Minos Park

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July 2020


Give a high-level overview of what you have implemented in this assignment. Think about what you have built as a whole. Share your thoughts on what interesting things you have learned from completing this assignment.

Teapot Screenshot

In this assignment, we were given a skeleton of a mesh editor. A mesh is a topological representation of an object in computer graphics pipeline.

The tasks in the assignment (task 3 and onwards) involve manipulating the mesh elements and implement some basic operations like edge flipping, edge splitting, and upsampling of the mesh.
In task 1 and 2 we implement bezier curve, and surface approximation through de Casteljau algorithm.

With the tasks in the assignment completed, we have a working MeshEditor that can render .dae files containing polygon mesh representations and allows a user to visualize the mesh operations that were implemetned as part of the assignment.

Mesh elements are represented in the code as a std::list<types>. Although the assignment attempted, and abstracted away most of the intricacies of the C++, I still got to experience the delicacy of manipulating the elements in the memory. It was fun!

Task 1

Briefly explain de Casteljau’s algorithm and how you implemented it in order to evaluate Bezier curves.

We are given N elements as the initial control points as a parameter for the function BezierCurve::evaluateStep(...) which on each call evalutes each step in the de Casteljau’s algorithm.

The de Casteljau’s algorithm works by obtaining N-1 points from N points in each step of the algorithm, until we reach a single point. N-1 points are obtained by interpolating the adjacent points in the input list.

Interpolation parameter t is evaluated from 0 to 1, and the point calculated from the algorithm is used to draw the final curve

We implement the above said function BezierCurve::evaluateStep(...) in the assignment.

Take a look at the provided .bzc files and create your own Bezier curve with 6 control points of your choosing. Use this Bezier curve for your screenshots below.

Show screenshots of each step / level of the evaluation from the original control points down to the final evaluated point. Press E to step through. Toggle C to show the completed Bezier curve as well.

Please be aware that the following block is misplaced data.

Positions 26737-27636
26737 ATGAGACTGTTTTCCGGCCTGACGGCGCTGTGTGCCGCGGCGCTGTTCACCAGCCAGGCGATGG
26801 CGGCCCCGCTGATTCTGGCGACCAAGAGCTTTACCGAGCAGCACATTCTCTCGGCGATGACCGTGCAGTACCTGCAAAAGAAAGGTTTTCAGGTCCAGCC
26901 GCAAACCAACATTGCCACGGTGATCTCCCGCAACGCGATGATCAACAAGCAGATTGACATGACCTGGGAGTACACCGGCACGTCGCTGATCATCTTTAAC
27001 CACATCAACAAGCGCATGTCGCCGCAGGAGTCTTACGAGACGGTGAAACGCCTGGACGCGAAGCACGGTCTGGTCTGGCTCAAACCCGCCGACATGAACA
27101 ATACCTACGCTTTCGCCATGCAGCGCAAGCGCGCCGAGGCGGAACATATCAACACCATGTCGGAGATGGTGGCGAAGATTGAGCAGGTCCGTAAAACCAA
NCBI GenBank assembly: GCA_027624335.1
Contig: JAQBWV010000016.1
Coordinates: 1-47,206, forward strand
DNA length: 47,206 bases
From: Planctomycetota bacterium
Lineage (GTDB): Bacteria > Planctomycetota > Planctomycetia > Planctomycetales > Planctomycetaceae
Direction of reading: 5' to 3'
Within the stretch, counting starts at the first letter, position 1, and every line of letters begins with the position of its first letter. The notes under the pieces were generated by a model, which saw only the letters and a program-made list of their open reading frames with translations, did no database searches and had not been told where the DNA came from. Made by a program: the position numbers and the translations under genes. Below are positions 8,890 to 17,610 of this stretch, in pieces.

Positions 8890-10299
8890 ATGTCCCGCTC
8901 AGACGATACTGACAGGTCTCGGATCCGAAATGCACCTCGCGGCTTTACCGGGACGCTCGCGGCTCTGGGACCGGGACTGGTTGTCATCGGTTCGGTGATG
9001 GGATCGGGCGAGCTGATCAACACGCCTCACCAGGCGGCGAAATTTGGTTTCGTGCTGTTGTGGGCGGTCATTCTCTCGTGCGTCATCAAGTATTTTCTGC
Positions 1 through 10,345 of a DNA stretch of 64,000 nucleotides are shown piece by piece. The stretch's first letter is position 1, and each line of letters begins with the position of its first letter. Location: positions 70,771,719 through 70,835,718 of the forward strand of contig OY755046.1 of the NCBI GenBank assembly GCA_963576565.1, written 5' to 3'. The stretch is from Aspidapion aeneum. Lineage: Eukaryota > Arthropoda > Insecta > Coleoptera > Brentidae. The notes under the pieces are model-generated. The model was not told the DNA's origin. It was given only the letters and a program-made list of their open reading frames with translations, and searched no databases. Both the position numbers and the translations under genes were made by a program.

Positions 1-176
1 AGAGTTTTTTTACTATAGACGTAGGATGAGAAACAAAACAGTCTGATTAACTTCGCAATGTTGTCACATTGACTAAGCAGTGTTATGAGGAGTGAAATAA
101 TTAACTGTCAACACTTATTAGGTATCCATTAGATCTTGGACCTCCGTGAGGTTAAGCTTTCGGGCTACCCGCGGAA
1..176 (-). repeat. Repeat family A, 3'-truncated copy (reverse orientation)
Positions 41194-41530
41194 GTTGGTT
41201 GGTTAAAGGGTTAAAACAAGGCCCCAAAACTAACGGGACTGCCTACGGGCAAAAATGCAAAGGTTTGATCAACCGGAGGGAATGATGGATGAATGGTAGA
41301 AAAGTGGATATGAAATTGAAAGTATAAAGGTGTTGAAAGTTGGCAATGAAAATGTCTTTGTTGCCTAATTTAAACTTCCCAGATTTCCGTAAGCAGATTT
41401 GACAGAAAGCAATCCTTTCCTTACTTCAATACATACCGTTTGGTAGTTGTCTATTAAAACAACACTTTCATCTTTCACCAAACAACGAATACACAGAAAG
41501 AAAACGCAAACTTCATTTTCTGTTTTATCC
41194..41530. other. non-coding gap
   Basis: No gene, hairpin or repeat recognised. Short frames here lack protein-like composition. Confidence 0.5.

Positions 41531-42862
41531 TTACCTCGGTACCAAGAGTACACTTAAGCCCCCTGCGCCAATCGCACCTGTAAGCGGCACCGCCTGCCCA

I’ve created another .bzc file that has 6 control points, and took screenshots of how the Bezier curve turned out.

Bezier curve - animated

Show a screenshot of a slightly different Bezier curve by moving the original control points around and modifying the parameter via mouse scrolling.

Also please see the above gif! The control points are moved in the below images from the gif version.

Bezier curve - animated

Bezier curve - animated

Task 2

Briefly explain how de Casteljau algorithm extends to Bezier surfaces and how you implemented it in order to evaluate Bezier surfaces.

Intuitively, we evaluate Bezier curves along one “grain”. N x 1 control points are evaluated in the method BezierPatch::evaluate1D(...) which repeated calls BezierPatch::evaluateStep(...). Then the N points along the other “grain” of the patch are evaluated as the control points. The resulting evaluated curve is a slice of the final Bezier surface, and we continue the same until we have a whole surface which is implemented in BezierPatch::evaluate(...).

Show a screenshot of bez/teapot.bez (not .dae) evaluated by your implementation.

Bezier surface

Task 3

Briefly explain how you implemented the area-weighted vertex normals.

The area-weighted vertex normal is obtained by traversing the triangles around a vertex and as the name suggests, by calculating the area-weighted normals.

Each face class of a triangle contains a unit face normal, computed via the area vector as the comment mentions in the code.